Anomalous data can be brought about by mistakes made by people, instruments, populations naturally deviating from the norm, fraud, unforeseen behavioral changes, or systemic flaws. Depending on the type of data gathering anomalies, one might take into account the three anomaly detection methods and algorithms:
- Unsupervised Clustering. An unsupervised learning strategy should be used for data lacking prior knowledge, especially when the data points have not been pre-labeled as normal or pathological. The data points with values outside the permitted range of the distribution are marked as outliers, which presupposes that the data has a fixed allocation that can be explained by statistical models.
- Supervised Classification. This method requires pre-labeled data that are classified as normal or abnormal or even specific known categories of abnormal behavior. It supports both normality and abnormality modeling. Many people consider this a conventional classification problem instead of an anomaly detection system problem since any supervised ML method may be applied to the circumstance.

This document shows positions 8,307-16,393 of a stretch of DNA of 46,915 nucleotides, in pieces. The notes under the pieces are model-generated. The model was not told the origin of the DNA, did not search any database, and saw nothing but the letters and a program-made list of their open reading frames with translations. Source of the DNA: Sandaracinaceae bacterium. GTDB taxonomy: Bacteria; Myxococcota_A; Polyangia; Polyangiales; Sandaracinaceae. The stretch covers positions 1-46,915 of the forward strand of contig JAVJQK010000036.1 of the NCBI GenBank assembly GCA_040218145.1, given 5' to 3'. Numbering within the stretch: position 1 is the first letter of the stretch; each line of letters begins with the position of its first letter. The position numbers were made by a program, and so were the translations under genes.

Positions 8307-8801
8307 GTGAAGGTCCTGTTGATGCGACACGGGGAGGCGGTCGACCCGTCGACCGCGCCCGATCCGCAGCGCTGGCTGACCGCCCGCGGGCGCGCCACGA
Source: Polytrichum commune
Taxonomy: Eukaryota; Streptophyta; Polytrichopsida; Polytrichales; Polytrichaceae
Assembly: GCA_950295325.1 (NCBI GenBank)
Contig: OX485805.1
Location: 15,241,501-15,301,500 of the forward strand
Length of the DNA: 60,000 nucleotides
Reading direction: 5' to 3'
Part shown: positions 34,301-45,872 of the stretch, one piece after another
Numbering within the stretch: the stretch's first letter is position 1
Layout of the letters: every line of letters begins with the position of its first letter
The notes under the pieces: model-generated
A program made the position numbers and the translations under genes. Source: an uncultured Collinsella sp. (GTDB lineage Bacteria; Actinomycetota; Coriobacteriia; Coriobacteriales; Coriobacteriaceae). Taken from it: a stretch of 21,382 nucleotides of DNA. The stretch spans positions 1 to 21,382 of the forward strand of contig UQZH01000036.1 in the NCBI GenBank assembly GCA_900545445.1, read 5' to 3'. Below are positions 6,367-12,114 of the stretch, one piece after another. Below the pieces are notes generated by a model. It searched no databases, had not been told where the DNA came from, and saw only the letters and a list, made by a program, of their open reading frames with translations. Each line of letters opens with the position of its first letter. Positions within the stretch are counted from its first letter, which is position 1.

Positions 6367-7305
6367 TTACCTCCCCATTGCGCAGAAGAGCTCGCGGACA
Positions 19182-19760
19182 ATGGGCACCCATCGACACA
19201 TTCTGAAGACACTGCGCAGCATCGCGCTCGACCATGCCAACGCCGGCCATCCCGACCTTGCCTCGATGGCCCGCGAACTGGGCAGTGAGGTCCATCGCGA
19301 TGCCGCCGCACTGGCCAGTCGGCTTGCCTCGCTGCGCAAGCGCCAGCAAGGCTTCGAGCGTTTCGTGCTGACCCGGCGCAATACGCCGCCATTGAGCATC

- Semi-supervised Detection. This focuses solely on modeling normalcy, necessitating either pre-classified data that has been designated as normal, or the presumption that the training set exclusively consists of normal data. In the semi-supervised procedure, a supervised model is taught the normal pattern while an unsupervised method is used to infer the normality border. In the supervised step of time-series data learning, time-series forecasting algorithms are frequently employed. The semi-supervised technique can be advantageous in situations where normal data is widely accessible but aberrant data is very difficult to acquire, such as those in defect detection domains.